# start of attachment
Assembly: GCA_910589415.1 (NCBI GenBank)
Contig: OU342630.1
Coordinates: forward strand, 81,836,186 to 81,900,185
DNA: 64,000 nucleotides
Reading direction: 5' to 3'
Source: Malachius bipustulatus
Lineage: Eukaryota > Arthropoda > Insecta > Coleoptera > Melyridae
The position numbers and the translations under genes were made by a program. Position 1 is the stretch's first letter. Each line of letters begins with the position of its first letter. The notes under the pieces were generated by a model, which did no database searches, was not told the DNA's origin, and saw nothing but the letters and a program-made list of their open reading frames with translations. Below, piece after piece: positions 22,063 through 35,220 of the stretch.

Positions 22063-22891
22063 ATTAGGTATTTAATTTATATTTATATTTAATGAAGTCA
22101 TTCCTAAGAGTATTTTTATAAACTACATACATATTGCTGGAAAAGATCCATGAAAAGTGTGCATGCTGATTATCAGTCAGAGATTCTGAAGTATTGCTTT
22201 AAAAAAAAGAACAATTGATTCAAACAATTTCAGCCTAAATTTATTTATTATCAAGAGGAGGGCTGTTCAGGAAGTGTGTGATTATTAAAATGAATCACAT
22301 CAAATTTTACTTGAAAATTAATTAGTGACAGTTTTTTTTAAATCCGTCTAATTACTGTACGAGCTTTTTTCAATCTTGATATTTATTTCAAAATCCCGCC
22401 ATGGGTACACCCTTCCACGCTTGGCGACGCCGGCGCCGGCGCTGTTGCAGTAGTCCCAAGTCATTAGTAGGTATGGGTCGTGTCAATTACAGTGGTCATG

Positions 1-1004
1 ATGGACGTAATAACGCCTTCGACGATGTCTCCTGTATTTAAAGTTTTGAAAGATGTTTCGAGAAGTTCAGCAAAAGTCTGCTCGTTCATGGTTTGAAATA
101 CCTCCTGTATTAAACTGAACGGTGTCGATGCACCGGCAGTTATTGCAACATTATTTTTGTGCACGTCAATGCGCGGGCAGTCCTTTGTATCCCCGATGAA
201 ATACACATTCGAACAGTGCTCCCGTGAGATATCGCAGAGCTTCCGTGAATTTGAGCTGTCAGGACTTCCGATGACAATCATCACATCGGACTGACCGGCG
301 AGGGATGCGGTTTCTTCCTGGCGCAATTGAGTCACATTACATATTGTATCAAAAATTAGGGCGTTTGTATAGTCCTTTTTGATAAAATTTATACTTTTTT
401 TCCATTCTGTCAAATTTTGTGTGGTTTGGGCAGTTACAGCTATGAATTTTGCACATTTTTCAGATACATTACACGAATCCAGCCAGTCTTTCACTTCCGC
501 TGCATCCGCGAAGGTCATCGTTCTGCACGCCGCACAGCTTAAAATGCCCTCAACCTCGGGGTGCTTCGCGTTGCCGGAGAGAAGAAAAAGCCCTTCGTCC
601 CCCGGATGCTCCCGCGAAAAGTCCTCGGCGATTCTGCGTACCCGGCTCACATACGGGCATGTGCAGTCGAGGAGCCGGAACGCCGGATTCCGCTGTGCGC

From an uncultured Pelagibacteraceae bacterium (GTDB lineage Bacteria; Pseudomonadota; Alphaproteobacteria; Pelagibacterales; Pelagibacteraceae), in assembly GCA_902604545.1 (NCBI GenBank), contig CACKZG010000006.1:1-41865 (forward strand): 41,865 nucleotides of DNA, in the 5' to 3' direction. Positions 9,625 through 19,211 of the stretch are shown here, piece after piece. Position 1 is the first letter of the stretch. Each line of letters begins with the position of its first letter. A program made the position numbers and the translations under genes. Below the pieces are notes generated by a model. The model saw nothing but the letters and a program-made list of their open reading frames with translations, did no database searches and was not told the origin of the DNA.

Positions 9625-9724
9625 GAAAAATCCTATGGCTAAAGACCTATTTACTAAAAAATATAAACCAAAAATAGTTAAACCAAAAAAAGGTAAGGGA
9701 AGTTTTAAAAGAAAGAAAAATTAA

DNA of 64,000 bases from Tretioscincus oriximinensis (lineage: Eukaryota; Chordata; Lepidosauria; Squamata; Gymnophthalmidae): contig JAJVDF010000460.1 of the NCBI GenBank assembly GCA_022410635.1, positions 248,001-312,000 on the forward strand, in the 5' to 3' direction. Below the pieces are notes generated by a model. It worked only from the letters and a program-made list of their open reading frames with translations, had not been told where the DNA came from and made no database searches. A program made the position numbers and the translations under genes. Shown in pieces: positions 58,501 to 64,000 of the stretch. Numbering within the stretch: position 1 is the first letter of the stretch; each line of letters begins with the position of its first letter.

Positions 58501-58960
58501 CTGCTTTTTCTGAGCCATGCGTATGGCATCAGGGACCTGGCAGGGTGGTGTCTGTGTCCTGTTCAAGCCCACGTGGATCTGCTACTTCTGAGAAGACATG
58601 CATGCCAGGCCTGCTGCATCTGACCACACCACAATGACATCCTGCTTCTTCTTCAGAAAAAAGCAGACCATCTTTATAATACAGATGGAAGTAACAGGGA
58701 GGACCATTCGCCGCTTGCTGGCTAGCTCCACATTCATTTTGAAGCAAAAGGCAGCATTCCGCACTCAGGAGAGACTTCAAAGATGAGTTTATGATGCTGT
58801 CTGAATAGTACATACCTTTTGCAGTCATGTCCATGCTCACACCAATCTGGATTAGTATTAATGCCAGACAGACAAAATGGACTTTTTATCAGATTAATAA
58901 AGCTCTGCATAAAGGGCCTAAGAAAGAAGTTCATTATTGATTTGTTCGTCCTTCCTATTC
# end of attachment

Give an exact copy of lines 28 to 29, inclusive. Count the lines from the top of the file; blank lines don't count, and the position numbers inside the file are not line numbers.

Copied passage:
Positions 58501-58960
58501 CTGCTTTTTCTGAGCCATGCGTATGGCATCAGGGACCTGGCAGGGTGGTGTCTGTGTCCTGTTCAAGCCCACGTGGATCTGCTACTTCTGAGAAGACATG